September 30, 2014

A pink afternoon in the old town Stade outside Hamburg, Germany

A pink afternoon in the old town Stade outside Hamburg, Germany

The old town Stade was not bombed under the WWII and remains as it have been through the centurys.

Here in a pink version of a summer afternoon. This was the day before we had some serious rain, hail and thunder.

Below another afternoon version from the old harbor in Stade.

Cobbled street in old town, Stade

More from the net:
Stade is a city in Lower Saxony, Germany, and part of the Hamburg Metropolitan Region (Metropolregion Hamburg).

The city has a population of around 45,152. Administratively, it is the seat of the Stade district which covers approximately 1,266 sq kms.

Water plays the most important part in Stade, which becomes evident at the Old Hansa Harbour with its pretty 17th-century houses, where there is the Fish Market with its reconstructed wooden crane and tread mill, framed by the walls of the quay and some splendid half-timbered houses. In the streets of the old town there are monuments of almost all historical architectural styles, ranging from Gothic to post-modern.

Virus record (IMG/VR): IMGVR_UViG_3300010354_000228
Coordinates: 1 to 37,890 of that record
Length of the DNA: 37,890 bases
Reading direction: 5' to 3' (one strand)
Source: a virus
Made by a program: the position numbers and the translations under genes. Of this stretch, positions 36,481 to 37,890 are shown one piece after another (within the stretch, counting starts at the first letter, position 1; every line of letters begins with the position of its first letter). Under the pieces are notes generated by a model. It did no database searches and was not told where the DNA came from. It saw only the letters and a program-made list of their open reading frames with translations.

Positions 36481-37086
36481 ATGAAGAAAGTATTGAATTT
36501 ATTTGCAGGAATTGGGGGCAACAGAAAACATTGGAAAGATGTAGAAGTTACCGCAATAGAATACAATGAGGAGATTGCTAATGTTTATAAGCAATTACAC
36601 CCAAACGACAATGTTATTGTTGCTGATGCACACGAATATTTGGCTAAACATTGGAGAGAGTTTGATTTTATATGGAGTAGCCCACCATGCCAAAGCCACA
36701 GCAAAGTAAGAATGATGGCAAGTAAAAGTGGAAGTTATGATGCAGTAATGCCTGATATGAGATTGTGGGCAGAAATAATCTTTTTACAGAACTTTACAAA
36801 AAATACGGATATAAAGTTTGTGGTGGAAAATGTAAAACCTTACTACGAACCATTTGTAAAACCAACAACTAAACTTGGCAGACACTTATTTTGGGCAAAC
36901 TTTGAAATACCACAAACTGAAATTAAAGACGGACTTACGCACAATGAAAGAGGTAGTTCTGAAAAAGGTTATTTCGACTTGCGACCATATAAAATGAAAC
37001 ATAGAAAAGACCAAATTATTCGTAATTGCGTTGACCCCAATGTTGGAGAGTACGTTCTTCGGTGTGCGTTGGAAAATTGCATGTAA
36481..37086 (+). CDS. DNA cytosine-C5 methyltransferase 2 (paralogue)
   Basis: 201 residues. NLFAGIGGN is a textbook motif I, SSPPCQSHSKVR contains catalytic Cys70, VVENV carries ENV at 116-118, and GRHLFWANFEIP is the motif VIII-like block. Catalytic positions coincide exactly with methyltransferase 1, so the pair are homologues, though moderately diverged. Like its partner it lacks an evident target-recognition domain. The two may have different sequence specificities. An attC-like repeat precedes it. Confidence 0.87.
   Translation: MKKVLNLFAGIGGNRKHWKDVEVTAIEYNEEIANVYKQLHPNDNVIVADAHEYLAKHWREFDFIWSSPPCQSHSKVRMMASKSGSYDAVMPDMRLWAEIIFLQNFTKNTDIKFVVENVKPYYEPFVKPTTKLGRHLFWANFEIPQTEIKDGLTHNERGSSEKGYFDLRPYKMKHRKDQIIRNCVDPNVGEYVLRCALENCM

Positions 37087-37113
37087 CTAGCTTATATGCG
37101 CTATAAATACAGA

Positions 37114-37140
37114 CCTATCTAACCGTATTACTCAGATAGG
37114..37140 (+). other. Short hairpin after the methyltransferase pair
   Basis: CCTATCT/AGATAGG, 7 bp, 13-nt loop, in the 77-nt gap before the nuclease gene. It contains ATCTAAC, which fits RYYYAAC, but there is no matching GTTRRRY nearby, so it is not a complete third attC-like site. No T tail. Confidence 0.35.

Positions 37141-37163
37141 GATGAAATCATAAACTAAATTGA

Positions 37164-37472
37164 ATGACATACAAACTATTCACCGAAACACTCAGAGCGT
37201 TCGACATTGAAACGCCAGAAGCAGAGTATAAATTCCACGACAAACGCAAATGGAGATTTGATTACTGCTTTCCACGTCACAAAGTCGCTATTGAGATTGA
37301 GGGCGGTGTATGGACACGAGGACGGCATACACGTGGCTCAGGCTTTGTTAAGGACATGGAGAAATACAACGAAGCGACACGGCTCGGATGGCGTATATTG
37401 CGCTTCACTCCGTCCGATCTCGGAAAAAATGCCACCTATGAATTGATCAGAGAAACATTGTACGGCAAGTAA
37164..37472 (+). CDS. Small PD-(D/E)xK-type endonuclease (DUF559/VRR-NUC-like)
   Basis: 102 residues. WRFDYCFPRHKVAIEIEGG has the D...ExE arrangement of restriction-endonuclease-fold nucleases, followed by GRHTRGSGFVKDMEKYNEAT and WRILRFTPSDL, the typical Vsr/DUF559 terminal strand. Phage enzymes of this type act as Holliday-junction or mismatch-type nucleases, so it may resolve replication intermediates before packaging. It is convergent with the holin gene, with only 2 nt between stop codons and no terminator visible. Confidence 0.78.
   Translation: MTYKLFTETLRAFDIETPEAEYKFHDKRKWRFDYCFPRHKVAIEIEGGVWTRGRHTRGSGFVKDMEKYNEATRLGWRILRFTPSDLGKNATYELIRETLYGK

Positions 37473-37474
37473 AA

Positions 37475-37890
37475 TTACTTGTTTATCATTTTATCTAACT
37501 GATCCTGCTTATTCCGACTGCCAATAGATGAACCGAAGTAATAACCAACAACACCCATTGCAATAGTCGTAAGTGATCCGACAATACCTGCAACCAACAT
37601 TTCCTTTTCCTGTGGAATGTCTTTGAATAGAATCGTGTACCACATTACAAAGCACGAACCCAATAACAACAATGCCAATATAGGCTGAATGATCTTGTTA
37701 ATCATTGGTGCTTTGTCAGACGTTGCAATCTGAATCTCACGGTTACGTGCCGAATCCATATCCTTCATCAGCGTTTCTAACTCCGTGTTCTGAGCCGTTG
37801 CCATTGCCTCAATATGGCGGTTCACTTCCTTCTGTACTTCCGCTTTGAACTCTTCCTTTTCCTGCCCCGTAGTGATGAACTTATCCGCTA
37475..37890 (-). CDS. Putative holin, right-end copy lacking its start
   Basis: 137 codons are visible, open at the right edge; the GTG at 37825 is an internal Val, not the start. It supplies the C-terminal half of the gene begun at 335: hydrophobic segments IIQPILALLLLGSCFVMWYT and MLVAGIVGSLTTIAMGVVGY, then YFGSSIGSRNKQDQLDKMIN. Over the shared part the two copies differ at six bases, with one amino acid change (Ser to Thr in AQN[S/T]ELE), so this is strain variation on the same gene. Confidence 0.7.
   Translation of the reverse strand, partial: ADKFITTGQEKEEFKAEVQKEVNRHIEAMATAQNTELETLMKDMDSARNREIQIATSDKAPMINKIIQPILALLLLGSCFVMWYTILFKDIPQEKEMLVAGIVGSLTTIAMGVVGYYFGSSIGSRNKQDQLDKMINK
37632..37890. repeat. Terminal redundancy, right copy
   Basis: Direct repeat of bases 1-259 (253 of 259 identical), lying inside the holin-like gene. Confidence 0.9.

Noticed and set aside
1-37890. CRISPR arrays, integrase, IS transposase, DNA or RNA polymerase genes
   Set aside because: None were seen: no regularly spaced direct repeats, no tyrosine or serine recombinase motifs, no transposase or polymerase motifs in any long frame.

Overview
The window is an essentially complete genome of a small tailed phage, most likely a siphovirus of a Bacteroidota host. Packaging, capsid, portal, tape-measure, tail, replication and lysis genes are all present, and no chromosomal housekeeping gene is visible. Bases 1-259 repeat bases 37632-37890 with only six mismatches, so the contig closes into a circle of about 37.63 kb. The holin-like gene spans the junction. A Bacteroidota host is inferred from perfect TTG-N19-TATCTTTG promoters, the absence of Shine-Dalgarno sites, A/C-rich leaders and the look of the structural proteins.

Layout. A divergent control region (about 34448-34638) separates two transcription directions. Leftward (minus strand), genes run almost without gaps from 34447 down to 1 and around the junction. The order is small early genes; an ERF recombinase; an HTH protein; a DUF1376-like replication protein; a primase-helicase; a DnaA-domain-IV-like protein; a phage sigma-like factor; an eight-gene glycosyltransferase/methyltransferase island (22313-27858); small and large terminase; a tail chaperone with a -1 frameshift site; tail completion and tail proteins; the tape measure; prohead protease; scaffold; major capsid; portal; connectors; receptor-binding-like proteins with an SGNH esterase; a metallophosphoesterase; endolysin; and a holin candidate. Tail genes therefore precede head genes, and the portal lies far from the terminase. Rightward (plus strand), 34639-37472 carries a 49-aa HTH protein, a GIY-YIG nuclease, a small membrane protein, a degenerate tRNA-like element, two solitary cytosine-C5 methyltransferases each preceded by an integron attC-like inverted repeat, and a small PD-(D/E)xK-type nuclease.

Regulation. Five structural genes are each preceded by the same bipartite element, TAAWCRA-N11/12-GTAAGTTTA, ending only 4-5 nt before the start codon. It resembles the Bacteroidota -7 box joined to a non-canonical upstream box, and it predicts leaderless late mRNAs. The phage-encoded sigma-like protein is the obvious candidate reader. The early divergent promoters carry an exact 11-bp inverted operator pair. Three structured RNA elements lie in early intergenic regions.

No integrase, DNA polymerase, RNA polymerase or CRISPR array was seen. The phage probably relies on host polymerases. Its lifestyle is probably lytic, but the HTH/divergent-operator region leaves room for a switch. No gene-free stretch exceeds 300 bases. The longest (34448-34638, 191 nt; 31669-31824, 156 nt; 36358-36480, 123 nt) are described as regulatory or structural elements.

The first human settlers came to the Stade area in 30,000 BC. The city was founded in 994 and, in 1209, Stade received the "Stadtrecht" (town privileges).

In medieval times (from the 1200s to the late 1600s), Stade was a prominent member of the Hanseatic League, but was later eclipsed by Hamburg. Stade was also occupied by Sweden from 1645 to 1712, and some of the buildings built by the Swedes are still in use today. In 1355 and in 1712, Stade suffered a plague epidemic which killed at least 30-40% of the city's population. During World War II, Stade remained completely untouched by allied bombings.

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